Public policy and degrees of misconduct

Public policy exclusion of evidence is sometimes still spoken of by courts as if it was a means of protecting the accused’s right to a fair trial. This was done yesterday by the Privy Council in Williams v R (Jamaica) [2006] UKPC 21 (25 April 2006). A statement had been obtained from the accused when he was aged 12, in breach of the procedures laid down for the interviewing of young suspects (para 27). The Board concluded, at para 28:

“…the circumstances of the appellant’s detention and of the taking of the statement were such as to create a significant amount of unfairness to him. Their Lordships cannot conclude that in all the circumstances of the case it was fair to admit the statement.”

While the Board was not expressly referring to trial fairness, the expressions “unfairness to him” and it not being “fair to admit” the statement do suggest that trial fairness is the object of concern. Another point in this extract that is misleading is the expression “a significant amount of unfairness”.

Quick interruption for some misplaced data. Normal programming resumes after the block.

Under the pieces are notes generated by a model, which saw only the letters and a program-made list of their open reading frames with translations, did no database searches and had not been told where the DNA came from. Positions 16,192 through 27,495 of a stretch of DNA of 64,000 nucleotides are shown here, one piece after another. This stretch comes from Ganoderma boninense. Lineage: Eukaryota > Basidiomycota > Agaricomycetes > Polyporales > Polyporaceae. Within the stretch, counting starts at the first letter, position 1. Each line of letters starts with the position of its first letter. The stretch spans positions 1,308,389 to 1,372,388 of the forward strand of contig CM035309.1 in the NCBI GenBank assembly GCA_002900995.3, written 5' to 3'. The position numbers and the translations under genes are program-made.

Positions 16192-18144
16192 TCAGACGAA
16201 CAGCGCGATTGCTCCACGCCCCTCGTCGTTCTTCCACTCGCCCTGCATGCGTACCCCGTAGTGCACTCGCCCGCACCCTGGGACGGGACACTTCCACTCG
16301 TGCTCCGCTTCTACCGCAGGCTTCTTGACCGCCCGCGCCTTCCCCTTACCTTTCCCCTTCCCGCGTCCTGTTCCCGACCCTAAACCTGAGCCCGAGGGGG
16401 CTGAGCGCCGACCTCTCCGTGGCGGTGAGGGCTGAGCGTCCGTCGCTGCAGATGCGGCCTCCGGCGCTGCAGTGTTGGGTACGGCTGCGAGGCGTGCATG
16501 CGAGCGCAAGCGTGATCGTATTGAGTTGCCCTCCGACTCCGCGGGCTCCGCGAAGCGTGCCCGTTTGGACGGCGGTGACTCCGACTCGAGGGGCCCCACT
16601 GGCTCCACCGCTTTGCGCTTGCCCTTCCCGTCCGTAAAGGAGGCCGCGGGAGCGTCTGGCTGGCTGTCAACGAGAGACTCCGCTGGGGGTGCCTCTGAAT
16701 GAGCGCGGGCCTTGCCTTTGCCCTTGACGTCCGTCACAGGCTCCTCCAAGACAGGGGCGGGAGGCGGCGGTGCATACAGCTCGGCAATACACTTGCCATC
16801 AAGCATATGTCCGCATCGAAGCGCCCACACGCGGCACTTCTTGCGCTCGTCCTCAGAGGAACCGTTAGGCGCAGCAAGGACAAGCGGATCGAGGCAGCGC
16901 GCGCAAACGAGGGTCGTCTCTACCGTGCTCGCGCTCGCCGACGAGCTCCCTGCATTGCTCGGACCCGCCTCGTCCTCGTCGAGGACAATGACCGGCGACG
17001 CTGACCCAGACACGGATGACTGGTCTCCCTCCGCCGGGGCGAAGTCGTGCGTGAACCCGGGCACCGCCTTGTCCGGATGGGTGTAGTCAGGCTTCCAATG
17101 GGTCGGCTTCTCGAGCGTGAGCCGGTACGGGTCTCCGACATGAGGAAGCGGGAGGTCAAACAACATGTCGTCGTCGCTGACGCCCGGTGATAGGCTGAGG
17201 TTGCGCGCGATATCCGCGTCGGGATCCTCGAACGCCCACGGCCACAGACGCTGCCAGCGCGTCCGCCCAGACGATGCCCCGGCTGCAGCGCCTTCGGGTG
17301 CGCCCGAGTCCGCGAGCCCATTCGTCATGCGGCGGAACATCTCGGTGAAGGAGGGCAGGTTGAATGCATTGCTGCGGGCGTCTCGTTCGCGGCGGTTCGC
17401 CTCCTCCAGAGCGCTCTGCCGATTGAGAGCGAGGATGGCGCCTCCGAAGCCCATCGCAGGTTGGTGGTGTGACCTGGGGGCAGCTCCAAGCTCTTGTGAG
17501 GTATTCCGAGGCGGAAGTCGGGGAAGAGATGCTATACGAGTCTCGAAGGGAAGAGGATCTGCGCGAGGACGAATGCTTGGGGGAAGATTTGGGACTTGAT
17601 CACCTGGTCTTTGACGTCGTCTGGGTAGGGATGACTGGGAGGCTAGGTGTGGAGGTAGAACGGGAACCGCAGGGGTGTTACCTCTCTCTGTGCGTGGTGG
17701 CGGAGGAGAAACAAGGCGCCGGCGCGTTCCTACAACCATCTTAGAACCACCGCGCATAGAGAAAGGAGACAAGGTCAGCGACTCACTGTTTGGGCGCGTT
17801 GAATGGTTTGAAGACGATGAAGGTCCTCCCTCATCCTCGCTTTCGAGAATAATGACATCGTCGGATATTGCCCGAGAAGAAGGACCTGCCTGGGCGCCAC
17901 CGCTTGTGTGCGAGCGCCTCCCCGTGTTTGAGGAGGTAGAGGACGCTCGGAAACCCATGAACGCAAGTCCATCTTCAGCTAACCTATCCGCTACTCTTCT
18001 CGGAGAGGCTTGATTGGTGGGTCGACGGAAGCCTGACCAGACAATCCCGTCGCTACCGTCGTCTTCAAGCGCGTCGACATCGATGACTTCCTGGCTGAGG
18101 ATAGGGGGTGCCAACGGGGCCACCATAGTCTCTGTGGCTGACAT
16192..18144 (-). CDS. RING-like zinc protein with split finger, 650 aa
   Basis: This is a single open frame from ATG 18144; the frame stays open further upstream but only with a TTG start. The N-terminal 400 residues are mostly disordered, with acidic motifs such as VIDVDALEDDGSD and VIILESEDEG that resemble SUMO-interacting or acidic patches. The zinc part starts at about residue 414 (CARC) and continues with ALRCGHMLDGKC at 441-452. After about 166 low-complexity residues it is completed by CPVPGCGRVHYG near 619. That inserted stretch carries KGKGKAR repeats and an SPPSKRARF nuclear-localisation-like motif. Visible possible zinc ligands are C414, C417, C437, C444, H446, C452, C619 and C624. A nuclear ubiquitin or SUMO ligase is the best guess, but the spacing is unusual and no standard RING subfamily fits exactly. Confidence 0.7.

My view is that in these situations the courts are not excluding the evidence for reasons that have anything to do with trial fairness. The probative value of the evidence is not relevant to the decision on admissibility in these cases (see, for example, my blog entry for 4 April 2006 concerning “cogency”). It is not the accused’s guilt that matters, it is the objectionable way in which the evidence was obtained that is critical. This is why the discretion, in this area, is best called the public policy discretion. It is true that, historically, this discretion evolved from – and remains part of – the court’s inherent power to prevent an abuse of process. In turn, that power has been referred to as giving rise to a discretion to exclude evidence in the interests of “fairness”, or, sometimes, “fairness to the accused”. But these are not references to trial fairness.